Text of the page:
We are grateful to our German partners, including the German Embassy in Abuja, the German Consulate General in Lagos and the German Foreign Ministry in general for their proactive efforts and effective cooperation with our diplomats in resolving such a sensitive and urgent issue. I would like to emphasise that the settlement of this issue was aggravated by travel restrictions due to the pandemic.
Africa Day was marked on May 25. This is an annual holiday symbolising a striving of African nations for peace, independence and unity. This date has acquired special importance in light of the 75th anniversary of Victory in the Great Patriotic War, the 75th anniversary of the UN and the 60th anniversary of the UN Declaration on the Granting of Independence to Colonial Countries and Peoples adopted on December 14, 1960.
Russia’s close and friendly ties with African countries and extensive experience of mutually beneficial cooperation date back to the early 1960s, when the Soviet Union unconditionally supported the striving of the African states to free themselves of the colonial oppression and rendered them substantial practical assistance in shaping the foundations of statehood, developing national economies and training civilian and military personnel. In recent years, African countries have been actively gaining influence in international affairs and playing a bigger role in addressing urgent global political and economic matters.
Last year’s Russia-Africa summit in Sochi and the Russia-Africa Partnership Forum established on the basis of its results has opened up a new page in traditionally friendly Russia-Africa relations and contributed to strengthening mutually beneficial ties in trade, economic, investment, scientific, technological and humanitarian areas. We hope that the mechanism of Russia-Africa partnership established at the summit will allow us to develop cooperation in such a specific area as the efforts to counter the coronavirus infection that has now spread all over the world.
The United States once again seems to be attacking and undermining international security. We have already commented in detail on the US withdrawing from the Open Skies Treaty. I would also like to inform you that a multi-page document has been published on the Foreign Ministry website, which contains the answers to the most popular questions that we received over the past week in connection with this very unconstructive US move. It all began with a series of leaks about the intention of the US to announce this. Then the plan was officially announced with a strange motivation cited and Russia blamed again. The document I mentioned contains answers to these and other questions. Apparently we are witnessing a US campaign against international law. In particular, The Washington Post, citing an unnamed source in the US administration, reported that Washington was considering resuming nuclear tests. This sounds like the most ‘welcome’ news the whole world has been waiting for – the resumption of nuclear tests. One would think it is crucial to combine efforts to contain the coronavirus infection, but, unfortunately, Washington seems to be worried about other things.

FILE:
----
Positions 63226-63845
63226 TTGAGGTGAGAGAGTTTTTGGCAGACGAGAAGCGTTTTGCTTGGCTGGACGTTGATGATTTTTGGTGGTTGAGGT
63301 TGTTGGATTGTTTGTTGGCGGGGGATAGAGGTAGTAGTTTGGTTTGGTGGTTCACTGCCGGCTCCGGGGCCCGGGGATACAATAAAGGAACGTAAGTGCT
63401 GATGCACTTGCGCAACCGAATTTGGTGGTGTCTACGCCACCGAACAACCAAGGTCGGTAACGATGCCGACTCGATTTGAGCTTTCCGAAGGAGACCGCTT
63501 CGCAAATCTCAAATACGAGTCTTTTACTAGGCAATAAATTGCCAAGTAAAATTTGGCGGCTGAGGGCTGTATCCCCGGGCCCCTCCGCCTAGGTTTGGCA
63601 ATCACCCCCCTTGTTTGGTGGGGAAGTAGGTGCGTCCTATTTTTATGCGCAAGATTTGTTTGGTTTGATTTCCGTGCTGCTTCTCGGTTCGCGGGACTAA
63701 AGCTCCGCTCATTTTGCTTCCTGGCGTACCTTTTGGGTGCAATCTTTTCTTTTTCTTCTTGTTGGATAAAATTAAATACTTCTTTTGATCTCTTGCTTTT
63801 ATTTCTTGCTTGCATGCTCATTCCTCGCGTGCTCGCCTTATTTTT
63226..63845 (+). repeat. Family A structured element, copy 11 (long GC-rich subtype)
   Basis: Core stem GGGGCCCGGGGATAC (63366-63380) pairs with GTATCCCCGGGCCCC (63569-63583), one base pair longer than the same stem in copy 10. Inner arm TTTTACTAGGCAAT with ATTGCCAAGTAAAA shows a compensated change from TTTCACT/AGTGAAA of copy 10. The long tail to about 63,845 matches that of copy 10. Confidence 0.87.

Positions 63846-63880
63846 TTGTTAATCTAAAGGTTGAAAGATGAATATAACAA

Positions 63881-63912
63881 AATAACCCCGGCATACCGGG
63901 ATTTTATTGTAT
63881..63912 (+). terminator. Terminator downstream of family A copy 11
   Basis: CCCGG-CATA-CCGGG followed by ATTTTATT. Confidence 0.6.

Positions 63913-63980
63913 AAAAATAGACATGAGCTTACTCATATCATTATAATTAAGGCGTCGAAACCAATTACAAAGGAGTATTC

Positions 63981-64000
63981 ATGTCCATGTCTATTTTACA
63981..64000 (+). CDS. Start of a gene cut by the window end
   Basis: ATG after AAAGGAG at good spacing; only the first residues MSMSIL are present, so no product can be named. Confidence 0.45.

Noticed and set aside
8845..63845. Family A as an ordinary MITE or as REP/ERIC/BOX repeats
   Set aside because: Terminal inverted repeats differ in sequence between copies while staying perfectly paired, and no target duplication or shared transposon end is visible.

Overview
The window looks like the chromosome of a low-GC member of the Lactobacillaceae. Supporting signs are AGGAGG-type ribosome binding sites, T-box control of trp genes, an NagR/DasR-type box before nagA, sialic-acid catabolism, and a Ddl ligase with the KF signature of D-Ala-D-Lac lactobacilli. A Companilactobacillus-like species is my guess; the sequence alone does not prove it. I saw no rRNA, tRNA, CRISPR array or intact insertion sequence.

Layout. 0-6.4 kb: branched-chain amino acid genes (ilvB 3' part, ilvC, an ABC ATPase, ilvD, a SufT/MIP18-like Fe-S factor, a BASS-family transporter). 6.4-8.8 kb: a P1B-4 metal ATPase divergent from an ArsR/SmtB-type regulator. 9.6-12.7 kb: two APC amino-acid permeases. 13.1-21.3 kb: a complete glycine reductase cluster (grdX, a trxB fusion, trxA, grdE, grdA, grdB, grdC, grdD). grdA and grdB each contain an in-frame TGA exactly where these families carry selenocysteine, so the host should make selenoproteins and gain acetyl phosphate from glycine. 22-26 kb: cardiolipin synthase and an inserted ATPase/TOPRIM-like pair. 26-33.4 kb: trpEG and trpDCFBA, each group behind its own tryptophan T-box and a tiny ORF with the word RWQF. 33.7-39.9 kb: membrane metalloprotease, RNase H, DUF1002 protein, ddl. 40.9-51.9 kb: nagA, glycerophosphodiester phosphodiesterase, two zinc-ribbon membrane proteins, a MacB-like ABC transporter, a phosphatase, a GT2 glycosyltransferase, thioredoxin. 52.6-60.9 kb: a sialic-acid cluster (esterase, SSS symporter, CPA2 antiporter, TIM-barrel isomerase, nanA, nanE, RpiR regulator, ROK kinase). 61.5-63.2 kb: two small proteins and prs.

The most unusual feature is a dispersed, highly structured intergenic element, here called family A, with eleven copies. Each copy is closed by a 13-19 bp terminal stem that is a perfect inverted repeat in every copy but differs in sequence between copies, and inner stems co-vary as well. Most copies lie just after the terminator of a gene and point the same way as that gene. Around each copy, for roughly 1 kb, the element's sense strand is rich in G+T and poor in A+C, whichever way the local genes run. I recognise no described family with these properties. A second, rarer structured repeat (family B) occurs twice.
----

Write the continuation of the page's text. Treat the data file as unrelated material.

This bombshell comes after a series of accusations made by US representatives at various levels and on various occasions over the past year citing Russia’s non-compliance with what is known as US zero-yield standard for nuclear testing. The same allegations have been put forth to China – accusations of a lack of transparency in observing the nuclear test ban. The general scheme is clear. It begins with fictitious accusations against others that pave the way for very obvious steps by the US administration. As was previously noted by the Russian side, we do not rule out that Washington is thus preparing public opinion before it actually withdraws from the Comprehensive Test Ban Treaty (CTBT) – one of the most important nuclear nonproliferation documents.
I would like to once again highlight the fact that this algorithm has worked for the American administration more than once: leaks, planting the required content, articles preparing public opinion for its new steps towards its goal.
Let’s take a small historical journey. The United States has never ratified the CTBT a quarter of a century after it was signed. It is Washington that has the primary responsibility for the Treaty never entering into force.
It looks like the US administration is set on destroying everything achieved in nonproliferation and arms control over the past half century. Washington has withdrawn from the ABM Treaty; terminated participation in the Joint Comprehensive Plan of Action concerning the Iranian nuclear programme (and that was not just another multilateral document, but a document internationally legalised through the adoption of UNSC Resolution 2231); destroyed the Intermediate-Range Nuclear Forces Treaty; is planning to withdraw from the Open Skies Treaty; and there is still no certainty about US plans regarding the extension of the Measures for the Further Reduction and Limitation of Strategic Offensive Arms, or New Start Treaty.
These actions are clearly disruptive. This US policy is targeting the entire international legal foundation on which international stability and security have been built. Washington’s actions are becoming increasingly dangerous and unpredictable.